The chapter is summed up in the familiar refrain that closes the book of Judges: “In those days there was no king in Israel; each person did what they thought to be right.”
We live in a time and place that is not so very different. We are surrounded by debates about what is right and wrong – and in the end, most people do what they believe is right, disregarding both the governmental and religious authorities, and even disdaining to seek God’s guidance in their decisions.
The book of Judges, and this final chapter in particular, illustrates the consequences of such philosophies. Morality is not relative. There are moral absolutes, and they are determined by the only One capable of judging rightly, the One who created the heavens and the earth.
If you try to measure something using a yardstick that has been broken and taped together, you are unlikely to get an accurate measure. Our human ability to judge right and wrong is as skewed as that yardstick. Each of us is broken or warped in a slightly different way, so we get a different result when we try to evaluate something with our flawed instrument. We look at one another and scoff over the foolishness of those around us trying to make sound judgments despite their brokenness, but fail to see how flawed our own judgements are.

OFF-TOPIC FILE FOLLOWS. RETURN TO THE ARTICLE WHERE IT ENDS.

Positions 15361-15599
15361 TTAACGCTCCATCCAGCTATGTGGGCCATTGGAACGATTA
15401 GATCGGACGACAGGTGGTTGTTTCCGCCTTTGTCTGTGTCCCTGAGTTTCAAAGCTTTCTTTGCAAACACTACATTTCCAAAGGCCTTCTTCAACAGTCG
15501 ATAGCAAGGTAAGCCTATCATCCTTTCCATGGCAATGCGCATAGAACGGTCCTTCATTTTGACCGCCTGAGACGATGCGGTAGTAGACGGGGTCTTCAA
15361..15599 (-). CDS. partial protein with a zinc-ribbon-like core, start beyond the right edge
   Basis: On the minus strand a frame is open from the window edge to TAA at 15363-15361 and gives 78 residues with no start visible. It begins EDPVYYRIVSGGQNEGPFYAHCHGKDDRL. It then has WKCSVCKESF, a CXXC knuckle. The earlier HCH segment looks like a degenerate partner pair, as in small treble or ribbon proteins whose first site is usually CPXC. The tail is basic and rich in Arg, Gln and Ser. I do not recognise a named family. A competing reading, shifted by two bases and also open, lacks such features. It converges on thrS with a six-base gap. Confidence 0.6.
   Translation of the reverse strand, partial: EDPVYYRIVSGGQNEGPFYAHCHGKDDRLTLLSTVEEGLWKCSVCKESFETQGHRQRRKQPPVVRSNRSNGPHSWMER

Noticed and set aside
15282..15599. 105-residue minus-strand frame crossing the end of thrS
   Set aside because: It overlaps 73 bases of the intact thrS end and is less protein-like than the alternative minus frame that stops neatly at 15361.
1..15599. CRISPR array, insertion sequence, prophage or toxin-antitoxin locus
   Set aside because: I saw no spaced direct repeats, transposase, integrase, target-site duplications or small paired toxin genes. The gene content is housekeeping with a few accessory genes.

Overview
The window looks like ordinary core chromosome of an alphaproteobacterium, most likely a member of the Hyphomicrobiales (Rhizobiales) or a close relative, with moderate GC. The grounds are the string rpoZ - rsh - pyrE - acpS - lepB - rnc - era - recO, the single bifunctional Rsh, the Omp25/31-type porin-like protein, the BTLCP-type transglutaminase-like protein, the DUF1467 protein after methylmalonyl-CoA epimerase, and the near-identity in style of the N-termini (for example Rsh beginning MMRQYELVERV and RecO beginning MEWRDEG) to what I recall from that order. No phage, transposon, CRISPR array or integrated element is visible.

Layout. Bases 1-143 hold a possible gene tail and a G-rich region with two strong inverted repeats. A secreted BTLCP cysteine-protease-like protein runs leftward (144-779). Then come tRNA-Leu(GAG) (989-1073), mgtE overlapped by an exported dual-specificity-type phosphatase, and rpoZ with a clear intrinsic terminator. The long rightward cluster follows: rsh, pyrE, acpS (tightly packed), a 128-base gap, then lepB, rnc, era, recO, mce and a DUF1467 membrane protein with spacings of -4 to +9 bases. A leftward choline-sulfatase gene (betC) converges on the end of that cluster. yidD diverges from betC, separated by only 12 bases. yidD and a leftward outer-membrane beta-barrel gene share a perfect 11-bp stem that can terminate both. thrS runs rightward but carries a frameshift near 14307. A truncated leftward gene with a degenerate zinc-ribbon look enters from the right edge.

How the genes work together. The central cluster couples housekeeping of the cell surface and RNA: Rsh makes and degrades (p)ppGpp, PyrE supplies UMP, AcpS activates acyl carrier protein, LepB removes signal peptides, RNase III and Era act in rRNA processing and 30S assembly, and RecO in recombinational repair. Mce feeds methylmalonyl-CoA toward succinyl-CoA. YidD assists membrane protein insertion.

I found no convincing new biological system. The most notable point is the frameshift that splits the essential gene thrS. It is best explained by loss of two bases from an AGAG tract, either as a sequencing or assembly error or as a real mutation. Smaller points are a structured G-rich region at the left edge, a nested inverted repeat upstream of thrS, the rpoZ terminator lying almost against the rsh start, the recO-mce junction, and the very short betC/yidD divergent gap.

Instead of comparing our poor judgment to others around us and boasting because we are better than someone else, we need to compare ourselves to the perfect One, to the Christ, and recognize we have more in common with the drug addict, the murderer, or the thief than with the One who died for each of these.
“Trust in the Lord with all your heart. Lean not on your own understanding, but in all your ways acknowledge Him and He will direct your paths.” Proverbs 3:5-6